You could say the year he started working at Rogues’ Hollow was the year Russell became Farmer Brown. He was 21 years old, skinny but strong, and eager to work. He and Mr. Lueters not only had a love of farming in common, but also military service. Lueters had recently retired as an Army captain, so he helped his new farm hand get into government-sponsored classes on the agriculture business.
“They held the classes up there in Lincoln,” Russell recalls, “and the government paid you 93 dollars a month to learn farming. It was really somethin’.”
It didn’t take long for Farmer Brown to consider the farm more than his place of employment, but his home. He moved into a small tenant house on the property and got to work.
“At first, I put out twenty acres of corn. I cut it and shucked it by hand, then shoveled it into the corn crib. Everything was done by hand at first. Nothing was easy,” he recalls. “I used horses to cut the hay, rack the hay. … The cows were milked by hand. It was nothing how you picture farming today. Eventually—thankfully—that all improved.”
By 1950, machines changed the pace of the work for most farmers in Loudoun County—and made Farmer Brown’s life a lot easier. Decades later, the farmer still talks about the day an M International Tractor arrived at Rogues’ Hollow. It was the day everything changed.
“Oh hell, with the horses, you had to keep ’em clean, keep ’em fed, keep ’em healthy. This tractor, aside from maintenance every once in a while, I basically just turned it on in the morning and turned it off at night.”
That tractor became his calling card. Anyone who lived or regularly drove along Old Waterford Road got to know Farmer Brown, always atop the M International, dressed in a plaid shirt, baseball cap, with a border collie at his side.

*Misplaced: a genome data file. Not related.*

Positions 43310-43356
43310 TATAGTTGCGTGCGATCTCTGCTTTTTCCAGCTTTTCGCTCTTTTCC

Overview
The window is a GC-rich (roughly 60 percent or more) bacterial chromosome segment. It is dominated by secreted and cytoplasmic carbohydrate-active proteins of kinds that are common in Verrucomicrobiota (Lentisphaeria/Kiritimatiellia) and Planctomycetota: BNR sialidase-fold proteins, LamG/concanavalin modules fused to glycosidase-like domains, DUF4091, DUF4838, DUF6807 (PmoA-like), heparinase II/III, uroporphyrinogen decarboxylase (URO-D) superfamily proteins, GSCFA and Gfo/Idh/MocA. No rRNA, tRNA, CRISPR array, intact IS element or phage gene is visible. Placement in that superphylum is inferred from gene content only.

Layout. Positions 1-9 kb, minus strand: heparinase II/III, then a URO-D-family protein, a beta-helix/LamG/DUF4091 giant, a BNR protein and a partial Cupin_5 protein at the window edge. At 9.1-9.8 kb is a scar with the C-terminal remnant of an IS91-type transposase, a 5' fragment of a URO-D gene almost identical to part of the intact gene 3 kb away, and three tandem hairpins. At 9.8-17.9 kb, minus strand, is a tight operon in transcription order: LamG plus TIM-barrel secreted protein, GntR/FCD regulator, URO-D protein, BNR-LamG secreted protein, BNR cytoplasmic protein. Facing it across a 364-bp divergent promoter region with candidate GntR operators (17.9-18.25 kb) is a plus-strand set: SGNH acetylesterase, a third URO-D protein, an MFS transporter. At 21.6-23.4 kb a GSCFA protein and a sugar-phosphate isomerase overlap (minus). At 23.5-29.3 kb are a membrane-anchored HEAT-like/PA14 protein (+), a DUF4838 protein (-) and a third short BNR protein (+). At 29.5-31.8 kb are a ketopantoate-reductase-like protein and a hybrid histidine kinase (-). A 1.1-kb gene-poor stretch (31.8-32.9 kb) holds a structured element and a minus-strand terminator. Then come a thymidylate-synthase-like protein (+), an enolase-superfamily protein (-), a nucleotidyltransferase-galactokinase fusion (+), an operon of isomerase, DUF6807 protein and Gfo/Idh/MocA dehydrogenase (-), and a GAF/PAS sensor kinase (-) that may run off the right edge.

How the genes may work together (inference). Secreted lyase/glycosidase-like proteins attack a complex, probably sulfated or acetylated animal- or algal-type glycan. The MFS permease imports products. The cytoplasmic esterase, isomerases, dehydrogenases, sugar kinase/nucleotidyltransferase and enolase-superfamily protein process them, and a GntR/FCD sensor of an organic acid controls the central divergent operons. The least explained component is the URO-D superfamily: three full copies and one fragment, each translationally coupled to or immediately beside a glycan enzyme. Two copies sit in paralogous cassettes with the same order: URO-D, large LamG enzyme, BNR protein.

The property was bought and sold over the years—Mr. Lueters sold it to Leonard Dyke, who later sold it to Neil Nichols—but for nearly 70 years, the farmer, with his border collie and tractor, remained a constant. In the winters, Farmer Brown and his tractor pushed snow off Old Waterford and the other narrow roads that split off into farmland and horse pastures. The man-and-machine duo spent warmer months haying the properties between Waterford and Leesburg. At first, they hayed just Rogues’ Hollow. Then, hayed neighboring farms. When those open fields were replaced with master-planned housing, many of the new homeowners decided to keep small hay fields, mostly to qualify for a tax cut. But still, Farmer Brown and his tractor kept up their work, haying the sloped fields that surrounded the new homes.
Farmer Brown eventually, and reluctantly, left Rogues’ Hollow. It was 2017. He, and his canine companion, now live in a small home near Lucketts. The farm now operates under a new owner and new name, but if you drive by slowly, you can almost spot the tracks from Farmer Brown’s M International carved into the course gravel of Old Waterford Road.
This story was originally published by America’s Routes, an organization dedicated to capturing the images and stories of Loudoun County’s historic gravel roads, with the ultimate goal of preserving them. See more of the group’s work at AmericasRoutes.com.